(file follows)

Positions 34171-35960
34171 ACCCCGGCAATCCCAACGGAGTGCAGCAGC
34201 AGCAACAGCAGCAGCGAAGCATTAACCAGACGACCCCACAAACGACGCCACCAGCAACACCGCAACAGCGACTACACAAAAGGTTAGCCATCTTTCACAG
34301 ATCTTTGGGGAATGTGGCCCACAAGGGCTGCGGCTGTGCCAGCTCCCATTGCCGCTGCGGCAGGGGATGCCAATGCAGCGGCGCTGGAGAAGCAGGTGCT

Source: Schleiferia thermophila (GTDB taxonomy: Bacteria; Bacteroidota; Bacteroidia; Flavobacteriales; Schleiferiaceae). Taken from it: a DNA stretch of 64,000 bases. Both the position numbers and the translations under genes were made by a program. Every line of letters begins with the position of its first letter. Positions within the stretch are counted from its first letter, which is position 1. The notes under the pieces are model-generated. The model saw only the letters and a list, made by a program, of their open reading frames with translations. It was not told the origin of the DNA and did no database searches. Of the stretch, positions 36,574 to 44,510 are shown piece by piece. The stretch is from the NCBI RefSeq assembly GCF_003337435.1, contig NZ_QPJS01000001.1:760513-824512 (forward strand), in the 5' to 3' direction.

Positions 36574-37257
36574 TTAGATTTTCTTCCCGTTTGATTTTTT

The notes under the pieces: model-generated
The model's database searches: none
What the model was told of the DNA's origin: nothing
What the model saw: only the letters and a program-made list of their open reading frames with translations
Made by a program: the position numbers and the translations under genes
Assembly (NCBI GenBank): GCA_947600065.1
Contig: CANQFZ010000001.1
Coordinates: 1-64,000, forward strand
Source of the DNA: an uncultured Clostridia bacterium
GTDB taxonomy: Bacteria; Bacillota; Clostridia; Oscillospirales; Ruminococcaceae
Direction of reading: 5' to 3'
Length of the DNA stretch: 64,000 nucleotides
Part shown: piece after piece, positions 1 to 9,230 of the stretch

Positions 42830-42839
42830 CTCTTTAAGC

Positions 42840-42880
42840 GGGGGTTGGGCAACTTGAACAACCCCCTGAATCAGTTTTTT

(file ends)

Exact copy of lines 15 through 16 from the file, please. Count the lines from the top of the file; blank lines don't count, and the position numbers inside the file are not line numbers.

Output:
Coordinates: 1-64,000, forward strand
Source of the DNA: an uncultured Clostridia bacterium